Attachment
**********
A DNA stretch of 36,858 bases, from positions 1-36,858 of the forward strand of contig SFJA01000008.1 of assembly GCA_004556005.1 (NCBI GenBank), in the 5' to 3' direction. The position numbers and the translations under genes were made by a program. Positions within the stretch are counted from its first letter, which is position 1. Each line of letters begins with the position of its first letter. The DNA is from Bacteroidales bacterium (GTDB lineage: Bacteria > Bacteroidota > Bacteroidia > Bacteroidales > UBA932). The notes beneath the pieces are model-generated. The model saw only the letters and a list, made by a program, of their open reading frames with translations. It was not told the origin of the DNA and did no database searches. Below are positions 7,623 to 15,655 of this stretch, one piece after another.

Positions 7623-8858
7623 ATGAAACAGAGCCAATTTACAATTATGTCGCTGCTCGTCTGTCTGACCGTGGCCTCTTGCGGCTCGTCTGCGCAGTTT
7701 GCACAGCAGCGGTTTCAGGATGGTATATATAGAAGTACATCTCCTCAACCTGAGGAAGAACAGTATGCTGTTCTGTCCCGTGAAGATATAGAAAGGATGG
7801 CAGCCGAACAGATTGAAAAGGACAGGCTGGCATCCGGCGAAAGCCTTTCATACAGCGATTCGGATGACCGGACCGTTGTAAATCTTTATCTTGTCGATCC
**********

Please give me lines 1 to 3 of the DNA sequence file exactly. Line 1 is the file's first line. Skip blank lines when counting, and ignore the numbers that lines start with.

A DNA stretch of 36,858 bases, from positions 1-36,858 of the forward strand of contig SFJA01000008.1 of assembly GCA_004556005.1 (NCBI GenBank), in the 5' to 3' direction. The position numbers and the translations under genes were made by a program. Positions within the stretch are counted from its first letter, which is position 1. Each line of letters begins with the position of its first letter. The DNA is from Bacteroidales bacterium (GTDB lineage: Bacteria > Bacteroidota > Bacteroidia > Bacteroidales > UBA932). The notes beneath the pieces are model-generated. The model saw only the letters and a list, made by a program, of their open reading frames with translations. It was not told the origin of the DNA and did no database searches. Below are positions 7,623 to 15,655 of this stretch, one piece after another.

Positions 7623-8858
7623 ATGAAACAGAGCCAATTTACAATTATGTCGCTGCTCGTCTGTCTGACCGTGGCCTCTTGCGGCTCGTCTGCGCAGTTT